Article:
‘Hold yourself accountable’ on keeping AI unbiased, or the FTC might do it for you

Fitness & Health:

The U.S. Federal Trade Commission emphasized the importance of using artificial intelligence in an equitable manner in a blog post earlier this month.  

As FTC attorney Elisa Jillson noted in the post, so-called neutral technology can produce troubling outcomes, including racial discrimination or the replication of other biases.  

“As your company launches into the new world of artificial intelligence, keep your practices grounded in established FTC consumer protection principles,” Jillson advised.  



AI has the potential to advance innovation in the healthcare industry. But, as Jillson (and others) points out, tools are only as unbiased as the data they’re trained on – and too often, that data represents the bias of its creators.    

In her blog post, Jillson draws attention to three laws important to AI developers and users: Section 5 of the FTC Act, the Fair Credit Reporting Act and the Equal Credit Opportunity Act.   

Jillson also offers a number of recommendations to try to ensure AI is not replicating inequity:  

  1. Start with the right foundation, including improving data, thinking about ways to account for gaps, and limiting where or how the model is used.
  2. Watch out for discriminatory outcomes, making sure to test your algorithm before using it and periodically after that.
  3. Embrace transparency, such as by conducting and publishing the results of independent audits or by opening your data to outside inspection.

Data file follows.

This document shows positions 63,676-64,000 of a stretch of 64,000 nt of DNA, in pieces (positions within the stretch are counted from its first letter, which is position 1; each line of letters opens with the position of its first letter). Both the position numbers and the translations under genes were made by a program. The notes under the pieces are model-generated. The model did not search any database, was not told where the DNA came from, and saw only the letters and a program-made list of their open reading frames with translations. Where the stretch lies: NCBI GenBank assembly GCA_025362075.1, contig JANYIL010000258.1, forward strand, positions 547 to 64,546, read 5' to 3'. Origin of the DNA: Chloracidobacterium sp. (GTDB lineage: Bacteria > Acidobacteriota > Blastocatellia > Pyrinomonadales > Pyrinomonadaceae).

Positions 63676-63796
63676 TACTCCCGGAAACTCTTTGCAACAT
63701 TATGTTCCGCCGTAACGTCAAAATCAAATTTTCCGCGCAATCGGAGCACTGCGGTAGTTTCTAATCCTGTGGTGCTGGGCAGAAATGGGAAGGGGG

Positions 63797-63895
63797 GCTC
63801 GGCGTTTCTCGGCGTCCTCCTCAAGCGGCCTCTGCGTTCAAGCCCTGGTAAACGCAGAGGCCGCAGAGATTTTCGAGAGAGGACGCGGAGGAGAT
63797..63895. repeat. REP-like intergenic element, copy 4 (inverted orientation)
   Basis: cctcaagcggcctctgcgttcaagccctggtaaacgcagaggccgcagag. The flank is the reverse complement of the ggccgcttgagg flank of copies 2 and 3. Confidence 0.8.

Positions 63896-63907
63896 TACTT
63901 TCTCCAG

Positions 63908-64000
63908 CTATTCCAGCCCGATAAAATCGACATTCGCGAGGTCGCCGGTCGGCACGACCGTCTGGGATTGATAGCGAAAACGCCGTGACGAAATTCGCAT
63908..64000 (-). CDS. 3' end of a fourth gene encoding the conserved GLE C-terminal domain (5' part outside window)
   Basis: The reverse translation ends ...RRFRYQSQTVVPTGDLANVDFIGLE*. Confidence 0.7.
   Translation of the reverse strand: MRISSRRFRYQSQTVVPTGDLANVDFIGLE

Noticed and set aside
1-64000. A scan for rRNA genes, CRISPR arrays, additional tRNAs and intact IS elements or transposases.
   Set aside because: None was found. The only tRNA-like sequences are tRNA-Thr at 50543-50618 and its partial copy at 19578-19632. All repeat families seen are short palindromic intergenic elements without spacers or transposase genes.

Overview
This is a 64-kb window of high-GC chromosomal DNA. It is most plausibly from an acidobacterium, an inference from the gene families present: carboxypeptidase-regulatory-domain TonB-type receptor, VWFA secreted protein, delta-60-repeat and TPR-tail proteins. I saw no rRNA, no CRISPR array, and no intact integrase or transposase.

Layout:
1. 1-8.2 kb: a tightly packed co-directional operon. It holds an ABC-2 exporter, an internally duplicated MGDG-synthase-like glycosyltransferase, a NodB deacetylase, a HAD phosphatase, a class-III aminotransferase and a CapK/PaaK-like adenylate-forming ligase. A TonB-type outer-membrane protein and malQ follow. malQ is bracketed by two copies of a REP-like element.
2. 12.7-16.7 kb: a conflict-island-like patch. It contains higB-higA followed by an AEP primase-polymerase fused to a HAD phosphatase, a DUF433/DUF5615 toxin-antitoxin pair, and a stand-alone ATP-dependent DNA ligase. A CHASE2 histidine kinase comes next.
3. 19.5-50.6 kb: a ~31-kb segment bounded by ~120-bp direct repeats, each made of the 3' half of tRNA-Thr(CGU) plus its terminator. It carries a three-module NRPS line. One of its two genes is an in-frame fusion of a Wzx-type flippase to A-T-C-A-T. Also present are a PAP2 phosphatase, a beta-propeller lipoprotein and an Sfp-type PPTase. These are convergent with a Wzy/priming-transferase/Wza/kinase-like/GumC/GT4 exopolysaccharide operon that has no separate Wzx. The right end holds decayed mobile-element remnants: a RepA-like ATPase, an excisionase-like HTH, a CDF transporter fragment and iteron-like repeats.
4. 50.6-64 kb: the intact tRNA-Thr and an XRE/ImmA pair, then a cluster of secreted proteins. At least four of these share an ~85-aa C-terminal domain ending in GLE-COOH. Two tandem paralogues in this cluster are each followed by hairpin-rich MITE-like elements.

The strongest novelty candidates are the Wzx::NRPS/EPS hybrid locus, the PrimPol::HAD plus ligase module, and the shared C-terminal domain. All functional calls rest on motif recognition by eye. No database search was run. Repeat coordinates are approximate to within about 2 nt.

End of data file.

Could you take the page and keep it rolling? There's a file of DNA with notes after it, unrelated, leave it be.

4. Don’t exaggerate your algorithm – under the FTC Act, statements to business customers and consumers must be truthful, non-deceptive and evidence-based.
  5. Be truthful about data use, and about whether users can control how their information is shared.
  6. Do more good than harm. If the injuries it causes are not reasonably avoidable or outweighed by benefits, the FTC can challenge that model as unfair.
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Jillson encourages companies that rely on AI to take these recommendations to heart.   

“As we’ve noted, it’s important to hold yourself accountable for your algorithm’s performance. Our recommendations for transparency and independence can help you do just that,” she wrote.   

“But keep in mind that if you don’t hold yourself accountable, the FTC may do it for you,” she warned.  


AI discrimination can have tangible – and sometimes deadly – effects on already vulnerable people.  

This past August, an article in the Journal of the American Medical Informatics Association found that AI bias may worsen COVID-19 health disparities for people of color. Researchers flagged the danger of regarding AI as intrinsically objective, especially when building models for optimal allocation of resources.  

As former FCC Commissioner Mignon Clyburn told Healthcare IT News this February, tools aimed at addressing inequity must address foundational issues in the health industry.  

“Some of your [AI] verifications don’t see my face as an African American woman, but it’s supposed to provide an on-ramp? I think not,” Clyburn said.  


“While the sophisticated technology may be new, the FTC’s attention to automated decision making is not,” wrote Jillson.

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Kat Jercich is senior editor of Healthcare IT News.
Twitter: @kjercich
Email: [email protected]
Healthcare IT News is a HIMSS Media publication.

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